by Dr. Lance B. Eliot
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Key briefing points about this article:
- There isn’t any AI yet today that is sentient and nor reaches the level of full human intelligence
- Nonetheless, there might someday be such vaunted AI and we’ll need to know that it exists
- Within the AI field, there is a type of famous test for this known as the Turing Test
- It makes sense to recast the Turing Test into the field of law as it relates to AI and the law
- Once there is AI-enabled autonomous legal reasoning we’ll want to validate its capabilities
Did a human compose this sentence or did a computer do so?
Nowadays, it can be hard to readily discern whether something that you see or hear might be generated via a computer versus by the direct hand of a human. That being said, computers that embody the latest in Artificial Intelligence (AI) are still not sentient, not even close, and do not be fooled or misled otherwise. Someday, presumably, it is assumed that AI will indeed be either sentient or possibly achieve a semblance of human intelligence, though one of the biggest questions will be the simplest of them all, namely, how will we know when such AI has been produced?
Your first thought might be that it seems blatantly obvious that we’ll undoubtedly and instantly recognize when AI has achieved human-levels of intelligence. Along those lines, perhaps you are contemplating a notion that we’ll know it when we witness it.
And with that helpful preamble, let’s unpack the matter and take a closer look to try and figure out this conundrum.
When Is The There There
They say that beauty is in the eye of the beholder.
That might be true, but it is confoundingly problematic if you were to try and use that definition in a legal matter. In a sense, beauty would be relatively amorphous, semantically indeterminate, and be imbued with individualistic arbitrariness.
What else has those same qualms?
You might recall the famous utterance in 1964 by Supreme Court Justice Potter Stewart in the Jacobellis v Ohio case on obscenity, in which he indicated this about how to discern that which is hard-core pornography: “I shall not today attempt further to define the kinds of material I understand to be embraced within that shorthand description, and perhaps I could never succeed in intelligibly doing so. But I know it when I see it, and the motion picture involved in this case is not that.”
This became known as the “I know it when I see it” test.
One could reasonably assert that the now-legendary phrase of “I know it when I see it” is in the same camp as the “eye of the beholder” refrain, once again be susceptible to individual arbitrariness and incurring other challenging woes as a means to definitively ascertain such matters.
Let’s toss in an additional popular phrase into this word-salad mix.
You might be unfamiliar with the poetry of James Whitcomb Riley from the late 1800s, but you surely know the variants of his especially memorable poetic line: “When I see a bird that walks like a duck and swims like a duck and quacks like a duck, I call that bird a duck.” Today’s equivalent catchphrase is typically along the lines of if it walks like a duck and quacks like a duck, then it most probably is a duck.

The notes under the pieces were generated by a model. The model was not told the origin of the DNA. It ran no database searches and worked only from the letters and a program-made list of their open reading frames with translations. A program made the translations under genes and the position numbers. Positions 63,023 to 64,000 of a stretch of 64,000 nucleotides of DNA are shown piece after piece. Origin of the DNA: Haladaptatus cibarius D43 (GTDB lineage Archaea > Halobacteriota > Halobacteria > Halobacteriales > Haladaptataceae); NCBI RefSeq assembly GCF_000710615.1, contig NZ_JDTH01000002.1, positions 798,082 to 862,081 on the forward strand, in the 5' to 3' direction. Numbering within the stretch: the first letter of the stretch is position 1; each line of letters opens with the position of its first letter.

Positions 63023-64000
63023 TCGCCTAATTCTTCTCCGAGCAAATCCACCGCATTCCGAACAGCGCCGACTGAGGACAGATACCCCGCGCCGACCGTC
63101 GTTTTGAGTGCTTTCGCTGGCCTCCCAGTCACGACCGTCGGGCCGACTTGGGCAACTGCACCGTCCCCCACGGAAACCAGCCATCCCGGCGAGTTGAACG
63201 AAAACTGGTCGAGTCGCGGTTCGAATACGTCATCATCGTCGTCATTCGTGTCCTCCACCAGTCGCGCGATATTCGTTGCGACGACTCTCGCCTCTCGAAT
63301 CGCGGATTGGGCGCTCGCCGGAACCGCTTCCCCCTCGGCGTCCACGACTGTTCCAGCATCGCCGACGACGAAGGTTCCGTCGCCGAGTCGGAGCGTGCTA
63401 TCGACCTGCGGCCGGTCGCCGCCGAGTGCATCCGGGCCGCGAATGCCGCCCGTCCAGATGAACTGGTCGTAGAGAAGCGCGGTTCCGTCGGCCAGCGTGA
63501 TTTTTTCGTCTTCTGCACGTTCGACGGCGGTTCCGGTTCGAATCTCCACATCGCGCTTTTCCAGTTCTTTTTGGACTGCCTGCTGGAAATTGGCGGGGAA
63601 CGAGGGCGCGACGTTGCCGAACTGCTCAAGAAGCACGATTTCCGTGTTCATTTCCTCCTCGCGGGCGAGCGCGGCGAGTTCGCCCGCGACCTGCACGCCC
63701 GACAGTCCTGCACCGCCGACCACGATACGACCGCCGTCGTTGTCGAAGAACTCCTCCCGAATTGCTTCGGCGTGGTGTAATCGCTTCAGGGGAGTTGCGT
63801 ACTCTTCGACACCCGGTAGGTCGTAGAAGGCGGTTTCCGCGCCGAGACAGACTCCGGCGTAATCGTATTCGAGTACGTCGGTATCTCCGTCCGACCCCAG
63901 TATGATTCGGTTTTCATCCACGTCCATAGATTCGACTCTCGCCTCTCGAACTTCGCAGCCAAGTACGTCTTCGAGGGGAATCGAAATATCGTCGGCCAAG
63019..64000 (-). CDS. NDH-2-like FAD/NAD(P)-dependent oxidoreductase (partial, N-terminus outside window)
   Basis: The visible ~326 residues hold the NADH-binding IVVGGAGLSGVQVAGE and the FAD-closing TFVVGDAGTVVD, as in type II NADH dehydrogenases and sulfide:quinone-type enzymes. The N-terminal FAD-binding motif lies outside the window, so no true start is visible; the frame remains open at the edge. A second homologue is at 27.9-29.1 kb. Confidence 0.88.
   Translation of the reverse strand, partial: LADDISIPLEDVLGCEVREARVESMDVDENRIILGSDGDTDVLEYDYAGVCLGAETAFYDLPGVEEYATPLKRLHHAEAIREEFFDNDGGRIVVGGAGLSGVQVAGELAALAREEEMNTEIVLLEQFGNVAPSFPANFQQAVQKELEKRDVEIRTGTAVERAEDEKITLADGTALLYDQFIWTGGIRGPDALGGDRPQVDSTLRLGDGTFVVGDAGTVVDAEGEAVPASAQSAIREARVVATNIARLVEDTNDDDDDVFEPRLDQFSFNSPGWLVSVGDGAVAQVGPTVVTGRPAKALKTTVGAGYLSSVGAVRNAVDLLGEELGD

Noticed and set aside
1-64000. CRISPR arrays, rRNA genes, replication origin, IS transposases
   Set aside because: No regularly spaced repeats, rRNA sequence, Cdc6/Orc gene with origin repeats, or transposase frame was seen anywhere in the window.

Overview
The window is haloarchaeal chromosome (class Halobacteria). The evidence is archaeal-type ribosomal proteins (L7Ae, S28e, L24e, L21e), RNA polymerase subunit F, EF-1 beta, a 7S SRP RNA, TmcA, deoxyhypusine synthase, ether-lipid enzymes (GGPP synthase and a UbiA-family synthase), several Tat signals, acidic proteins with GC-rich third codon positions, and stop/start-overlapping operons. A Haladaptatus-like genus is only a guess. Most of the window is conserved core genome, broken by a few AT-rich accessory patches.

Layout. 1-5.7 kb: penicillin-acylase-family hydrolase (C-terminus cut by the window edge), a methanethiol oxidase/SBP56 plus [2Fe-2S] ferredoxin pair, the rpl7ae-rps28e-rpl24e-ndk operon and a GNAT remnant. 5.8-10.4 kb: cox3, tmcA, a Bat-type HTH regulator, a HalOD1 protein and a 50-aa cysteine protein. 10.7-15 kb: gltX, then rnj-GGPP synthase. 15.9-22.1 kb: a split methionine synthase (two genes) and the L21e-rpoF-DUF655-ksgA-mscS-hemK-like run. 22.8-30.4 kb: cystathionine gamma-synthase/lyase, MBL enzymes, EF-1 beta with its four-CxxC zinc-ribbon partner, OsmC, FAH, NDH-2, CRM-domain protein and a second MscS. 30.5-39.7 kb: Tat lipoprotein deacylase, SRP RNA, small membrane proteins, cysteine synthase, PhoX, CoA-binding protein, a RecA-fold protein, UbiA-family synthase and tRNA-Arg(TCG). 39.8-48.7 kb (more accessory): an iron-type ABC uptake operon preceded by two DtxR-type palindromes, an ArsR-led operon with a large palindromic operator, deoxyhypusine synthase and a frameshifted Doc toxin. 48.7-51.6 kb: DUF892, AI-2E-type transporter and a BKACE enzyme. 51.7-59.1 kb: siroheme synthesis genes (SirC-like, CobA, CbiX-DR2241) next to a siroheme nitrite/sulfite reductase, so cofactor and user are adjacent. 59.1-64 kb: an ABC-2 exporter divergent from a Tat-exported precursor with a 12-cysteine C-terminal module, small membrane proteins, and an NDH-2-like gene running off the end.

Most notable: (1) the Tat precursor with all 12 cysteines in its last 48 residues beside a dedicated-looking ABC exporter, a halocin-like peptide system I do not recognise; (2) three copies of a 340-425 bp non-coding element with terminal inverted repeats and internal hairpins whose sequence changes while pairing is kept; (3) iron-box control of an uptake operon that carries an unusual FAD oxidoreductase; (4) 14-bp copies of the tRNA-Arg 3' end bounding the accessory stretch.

Okay, so what does all of this add-up to and why does any of this make a difference?
Here’s why this is a weighty and quite crucial matter: It has to do with Artificial Intelligence (AI) and the law.
First, let’s start with the AI part of that equation and then bring back into view the law part of it.
A longstanding and vexing issue in the realm of AI has been the question of when we will know that we have successfully arrived at the sought-for destination. In this case, the destination presumably consisting of being able to craft a machine or computer-based system that can fully and truly embody or exhibit human intelligence.
Ponder this puzzling aspect for a moment and try to identify what techniques or methods you would use to ascertain that a computer with AI running on it has become equal to human intelligence (or, possibly even surpassed human intelligence, progressing beyond the mortal sphere and entering into the uncharted waters of superhuman intelligence).
Would you give the AI a copy of the SAT or ACT college entrance exam and use that as your indicator of it having reached the instantiation of human intelligence, presumably asking the AI to try and answer all of the posed test questions and then see what it says?
This might be an interesting way to get things started on the path toward assessing human intelligence embodiment, but I believe we would all likely agree that it is not especially satisfying and certainly not a complete form of testing.
Indeed, suppose that I cleverly decided to craft an AI system that was exclusively focused on passing the SAT or ACT tests, using various narrow-AI technologies, and pretty much programmed the computer to specifically be adept at those particular tests. If you then opted to have the AI take the SAT or ACT tests, and it passed with flying colors, would it be fair and reasonable to declare that AI has fully been achieved? I dare say, no, it would not be, and in a manner of speaking, the AI-existence test that was being used was faulty because it could too easily be fooled or otherwise be passed without striking at the heart of what AI is supposed to be.